Meet the staff: Alexandria “2.0” Huff

Meet the staff: Alexandria “2.0” Huff

This is the first of a series of posts introducing the staff at to you, our customers. 

Alexandria "2.0" Huff

Alexandria "2.0" Huff

BorrowLenses has always had a tradition of hiring people who genuinely love photography to fill our ranks. There’s a pretty wide range represented here, from enthusiasts to working professionals, from videographers to still shooters, from landscape artists to sports photographers. This series will introduce you to each one of those people in turn.

Today, we’d like to introduce you to Alexandria “2.0” Huff.

First, the stats:

Name: Alexandria Huff.
Age: 29.
Location: San Francisco Bay Area.
Shoots: Canon and Nikon.
Social stuff: Google+, Twitter.

Alex came to be known as 2.0 around the office, and it’s a moniker that has apparently stuck with her outside of as well. She came about it when she was first hired. Alexandria introduced herself as Alex, which we knew at once would be a problem. See, we already had an Alex working here (Alex Wong – you’ll meet him soon enough too) and both he and the new Alex would be working in the Shipping department together.

In typical BL form, she was assigned a nickname, and came to be known as Alex 2.0. Eventually, we dropped the “Alex” part and just started calling her 2.0. Occasionally, we drop the “.0″, since it’s too arduous to say  “.0″ after “2”.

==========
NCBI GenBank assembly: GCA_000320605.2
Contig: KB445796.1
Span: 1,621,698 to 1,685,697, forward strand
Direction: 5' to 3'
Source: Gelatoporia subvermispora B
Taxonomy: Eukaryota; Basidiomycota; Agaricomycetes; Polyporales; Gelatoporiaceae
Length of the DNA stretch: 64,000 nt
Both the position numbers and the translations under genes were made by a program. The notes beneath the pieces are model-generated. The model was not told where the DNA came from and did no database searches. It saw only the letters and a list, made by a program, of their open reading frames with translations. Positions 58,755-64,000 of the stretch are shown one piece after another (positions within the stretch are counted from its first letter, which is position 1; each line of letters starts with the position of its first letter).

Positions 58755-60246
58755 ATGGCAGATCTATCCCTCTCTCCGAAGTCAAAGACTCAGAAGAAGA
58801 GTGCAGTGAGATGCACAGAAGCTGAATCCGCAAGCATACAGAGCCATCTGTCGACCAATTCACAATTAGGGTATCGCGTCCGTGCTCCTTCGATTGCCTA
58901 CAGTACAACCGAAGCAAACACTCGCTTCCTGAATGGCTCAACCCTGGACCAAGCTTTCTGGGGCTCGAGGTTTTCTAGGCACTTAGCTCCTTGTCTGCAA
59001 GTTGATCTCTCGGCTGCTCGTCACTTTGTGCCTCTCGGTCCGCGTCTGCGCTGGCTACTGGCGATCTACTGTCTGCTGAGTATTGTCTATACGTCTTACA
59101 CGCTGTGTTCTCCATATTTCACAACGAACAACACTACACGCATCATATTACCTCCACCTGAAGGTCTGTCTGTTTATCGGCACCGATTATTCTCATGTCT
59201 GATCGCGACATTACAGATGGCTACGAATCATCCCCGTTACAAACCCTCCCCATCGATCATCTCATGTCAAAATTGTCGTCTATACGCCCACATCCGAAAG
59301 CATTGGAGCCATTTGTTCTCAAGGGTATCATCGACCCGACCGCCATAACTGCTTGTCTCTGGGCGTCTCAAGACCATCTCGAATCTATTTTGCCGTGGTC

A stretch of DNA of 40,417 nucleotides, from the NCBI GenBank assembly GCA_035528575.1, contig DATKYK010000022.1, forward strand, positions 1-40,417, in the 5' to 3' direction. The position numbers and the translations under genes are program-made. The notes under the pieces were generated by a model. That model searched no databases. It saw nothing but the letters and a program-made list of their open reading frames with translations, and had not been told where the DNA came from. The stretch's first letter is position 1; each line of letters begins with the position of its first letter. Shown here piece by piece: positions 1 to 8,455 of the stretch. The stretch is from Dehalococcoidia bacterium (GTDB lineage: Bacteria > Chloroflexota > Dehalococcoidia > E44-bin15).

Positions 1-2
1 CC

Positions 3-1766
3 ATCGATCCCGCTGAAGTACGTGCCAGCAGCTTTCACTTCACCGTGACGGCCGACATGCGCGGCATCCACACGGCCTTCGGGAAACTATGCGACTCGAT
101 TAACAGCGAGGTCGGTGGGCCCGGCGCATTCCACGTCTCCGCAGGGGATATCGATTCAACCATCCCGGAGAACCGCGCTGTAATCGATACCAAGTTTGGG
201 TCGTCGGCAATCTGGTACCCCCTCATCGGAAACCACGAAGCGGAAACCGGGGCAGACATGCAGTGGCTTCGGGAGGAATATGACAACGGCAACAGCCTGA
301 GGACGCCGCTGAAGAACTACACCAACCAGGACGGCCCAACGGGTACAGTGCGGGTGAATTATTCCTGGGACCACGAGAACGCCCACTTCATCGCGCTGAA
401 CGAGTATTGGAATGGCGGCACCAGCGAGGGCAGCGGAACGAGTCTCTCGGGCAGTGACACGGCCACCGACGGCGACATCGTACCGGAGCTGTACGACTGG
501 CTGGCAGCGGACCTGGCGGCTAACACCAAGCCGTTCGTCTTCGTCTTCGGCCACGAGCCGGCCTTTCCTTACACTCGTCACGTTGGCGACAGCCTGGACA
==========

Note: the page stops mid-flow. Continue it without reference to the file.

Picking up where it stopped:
But enough about her name. The person behind it is much more interesting.

2.0, modeling for Syl Arena's Speedliting workshop

2.0, modeling for Syl Arena's Speedliting workshop

Alexandria is unique among most photographers we know in that she’s spent time both, in front of, and behind the camera. This 29-year-old has worked with pros like Joe McNally and Syl Arena (watch for our profile and upcoming Q&A on Syl later this week) before, and appears in Syl Arena’s awesome Speedliter’s Handbook, published last year. Her megawatt smile has gotten her roped into more than one modeling gig by photographers here at, and she takes that with amazingly good humor.

Behind the camera, she’s not what most people expect from a female photographer. 2.0 is into motorsports – in a big way. She’s got no problem slinging a 300mm f/2.8 and aiming it at cars going around corners and over ramps at breakneck speeds. As you can see from her portfolio, she’s pretty darn good at it, too. She shoots motorsports for lifestyle magazine and is getting more and more into a field traditionally dominated by male photographers.

Other interesting things to know about 2.0: She has a tattoo of Tom Servo (from Mystery Science Theater 3000) on her arm, is the creator of the most excellent and has been asked more than once to pose as WWII icon Rosie the Riveter. Her blog is at The Girl with the Tom Servo Tattoo and she can be found on Google+ as well.

We devised a set of questions we plan on sending out to a lot of photographers, and we’re pleased to have one of our own take first crack at answering them.

  1. How did you get started in photography?
    I have been taking pictures for forever and worked in a darkroom for several years. But I have only been shooting cars and rallies for less than a year.
  2. How has photography changed the way you see the world around you?
    Photography hasn’t changed how I see the world in a general sense but I do fixate a lot more on light and the time of day than perhaps your average person does.